16 July 1931 – 13 March 2022
Published on-line in the Sydney Morning Herald, 18th March 2022, under the heading Peter McMahon: unionist fought for better pay and conditions.
Peter McMahon, champion of garbologists – as he proudly said, local government union leader, NSW Upper House Labor politician, industrial tribunal member, historian, and community activist, had many significant achievements, including improving the lives of hundreds of thousands of employees, and recruiting Paul Keating to work as a young research officer for the Municipal Employees’ Union (MEU) before the budding politician propelled himself, aged 25, into the Federal parliament in 1969.
In his prime, forty years ago, McMahon cut an imposing figure, a shade over 195cm tall, a piercing gaze, seemingly permanently suntanned, with an authoritative yet melodious voice, respected as someone who stood for decent values, mindful of principles and interests in his corner, as he listened and strove to be fair.
He was born in Wagga Wagga, a bush kid, the only child of Otho Thomas McMahon, wool-classer, general store owner and, after economic wipe-out in the Great Depression, the local postmaster, and his German-born wife Ida, née Bramsdore – Anglicised from Braunsdorff, general duties. Life was a hard scrabble, though every second year, there and back by train, they had a holiday for a week at Manly, which began Peter’s lifelong love of surf, sand, and what was once typical Sydney summer weather.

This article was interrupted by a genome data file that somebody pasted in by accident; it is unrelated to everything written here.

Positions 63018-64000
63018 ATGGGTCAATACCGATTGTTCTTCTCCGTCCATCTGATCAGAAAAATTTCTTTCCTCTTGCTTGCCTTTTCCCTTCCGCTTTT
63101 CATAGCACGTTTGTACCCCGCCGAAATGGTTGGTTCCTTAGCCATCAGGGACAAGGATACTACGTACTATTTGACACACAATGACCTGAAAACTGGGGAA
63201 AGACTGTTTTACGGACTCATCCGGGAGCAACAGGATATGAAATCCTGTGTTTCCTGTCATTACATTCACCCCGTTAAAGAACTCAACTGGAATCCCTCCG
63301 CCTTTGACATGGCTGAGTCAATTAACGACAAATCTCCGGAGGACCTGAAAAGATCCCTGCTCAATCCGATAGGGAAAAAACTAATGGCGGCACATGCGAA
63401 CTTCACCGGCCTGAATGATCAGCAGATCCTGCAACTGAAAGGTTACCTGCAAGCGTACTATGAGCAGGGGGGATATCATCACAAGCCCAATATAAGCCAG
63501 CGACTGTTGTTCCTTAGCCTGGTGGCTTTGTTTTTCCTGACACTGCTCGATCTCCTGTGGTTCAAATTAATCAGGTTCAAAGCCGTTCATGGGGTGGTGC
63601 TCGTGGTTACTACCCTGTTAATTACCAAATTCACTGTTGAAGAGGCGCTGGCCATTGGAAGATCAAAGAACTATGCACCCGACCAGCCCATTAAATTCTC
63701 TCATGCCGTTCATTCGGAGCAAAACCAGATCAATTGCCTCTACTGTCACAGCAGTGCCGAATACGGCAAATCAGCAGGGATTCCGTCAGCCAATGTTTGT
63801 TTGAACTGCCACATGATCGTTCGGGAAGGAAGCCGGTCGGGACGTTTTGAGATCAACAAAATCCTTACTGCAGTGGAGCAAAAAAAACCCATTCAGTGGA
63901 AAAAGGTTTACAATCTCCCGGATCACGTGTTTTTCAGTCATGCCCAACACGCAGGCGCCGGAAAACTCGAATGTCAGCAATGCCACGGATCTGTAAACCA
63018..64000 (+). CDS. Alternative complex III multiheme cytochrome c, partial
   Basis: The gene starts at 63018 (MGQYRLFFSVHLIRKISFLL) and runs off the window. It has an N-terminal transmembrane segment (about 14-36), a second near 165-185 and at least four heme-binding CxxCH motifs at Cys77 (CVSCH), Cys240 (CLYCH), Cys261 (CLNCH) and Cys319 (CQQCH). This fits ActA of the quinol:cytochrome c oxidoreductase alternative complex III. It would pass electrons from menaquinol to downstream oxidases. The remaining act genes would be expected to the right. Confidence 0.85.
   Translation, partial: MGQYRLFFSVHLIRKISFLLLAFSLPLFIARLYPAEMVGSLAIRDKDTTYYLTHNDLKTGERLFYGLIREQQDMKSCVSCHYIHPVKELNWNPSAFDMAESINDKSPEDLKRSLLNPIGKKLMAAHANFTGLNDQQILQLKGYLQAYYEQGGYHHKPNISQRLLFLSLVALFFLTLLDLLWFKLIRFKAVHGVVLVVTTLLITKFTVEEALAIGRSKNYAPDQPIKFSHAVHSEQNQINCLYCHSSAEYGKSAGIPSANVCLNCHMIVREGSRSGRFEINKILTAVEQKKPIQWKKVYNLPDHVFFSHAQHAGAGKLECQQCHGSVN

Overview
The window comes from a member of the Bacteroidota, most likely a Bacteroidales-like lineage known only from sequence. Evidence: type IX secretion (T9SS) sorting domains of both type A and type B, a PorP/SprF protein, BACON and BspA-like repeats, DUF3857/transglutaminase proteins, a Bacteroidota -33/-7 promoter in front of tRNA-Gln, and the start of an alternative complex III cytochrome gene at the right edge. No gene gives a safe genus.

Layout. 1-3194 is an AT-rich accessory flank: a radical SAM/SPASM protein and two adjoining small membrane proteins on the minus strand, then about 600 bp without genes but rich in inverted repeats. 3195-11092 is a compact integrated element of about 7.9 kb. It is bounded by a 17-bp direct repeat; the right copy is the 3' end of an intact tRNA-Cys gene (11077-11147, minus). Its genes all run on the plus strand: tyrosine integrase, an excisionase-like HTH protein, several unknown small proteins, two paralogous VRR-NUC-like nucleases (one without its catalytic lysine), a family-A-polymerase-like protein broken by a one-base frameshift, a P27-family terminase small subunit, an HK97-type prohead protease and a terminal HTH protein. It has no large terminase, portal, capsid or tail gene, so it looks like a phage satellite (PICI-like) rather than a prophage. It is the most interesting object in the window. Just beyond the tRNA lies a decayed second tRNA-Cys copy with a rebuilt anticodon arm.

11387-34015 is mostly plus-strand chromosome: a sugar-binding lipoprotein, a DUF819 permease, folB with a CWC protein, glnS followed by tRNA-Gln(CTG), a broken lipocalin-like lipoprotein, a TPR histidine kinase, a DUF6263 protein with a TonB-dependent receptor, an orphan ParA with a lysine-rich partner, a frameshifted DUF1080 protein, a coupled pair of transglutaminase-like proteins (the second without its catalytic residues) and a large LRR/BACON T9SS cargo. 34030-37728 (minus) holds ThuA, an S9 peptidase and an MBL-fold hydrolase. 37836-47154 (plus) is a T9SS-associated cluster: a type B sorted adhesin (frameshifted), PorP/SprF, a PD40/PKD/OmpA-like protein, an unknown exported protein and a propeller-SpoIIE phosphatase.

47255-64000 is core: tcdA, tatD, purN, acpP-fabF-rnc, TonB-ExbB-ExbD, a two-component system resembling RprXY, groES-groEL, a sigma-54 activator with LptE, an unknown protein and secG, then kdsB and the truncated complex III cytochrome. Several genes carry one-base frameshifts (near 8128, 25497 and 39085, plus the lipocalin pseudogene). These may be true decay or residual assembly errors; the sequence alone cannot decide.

At ten-years of age, his father died suddenly, aged 45. There “was no pension, there was no nothing.” Mum and child moved in with relatives to Mosman, Ida living off part-time domestic jobs, her son doing gardening to supplement the family’s income.
As a teenager, with American GIs in town, young Pete made a few pounds on weekends at Taronga Z00, picking up strewn Coke bottles for recycling: “That really kept me at school” – at Mosman Public then North Sydney Technical High, until attaining the Leaving Certificate, youngest in the class.
Then various jobs: a telegram boy on his bike; sales assistant at Anthony Hordens department store, clerical work at Sydney Water, then from March 1948, at the Sydney County Council (they paid more with the Leaving Certificate), including regular work trips to Bunnerong Power Station, Matraville, in Sydney’s east, otherwise working from the Queen Victoria Building. Precocious, practical, pragmatic, from a young age he was lucky to find mentors and friends whom he learnt from. A few years into employment, he was elected as a delegate on the committee of management of the salaried officers of the MEU. Then, in 1952, he transferred to the Electricity Commission of NSW.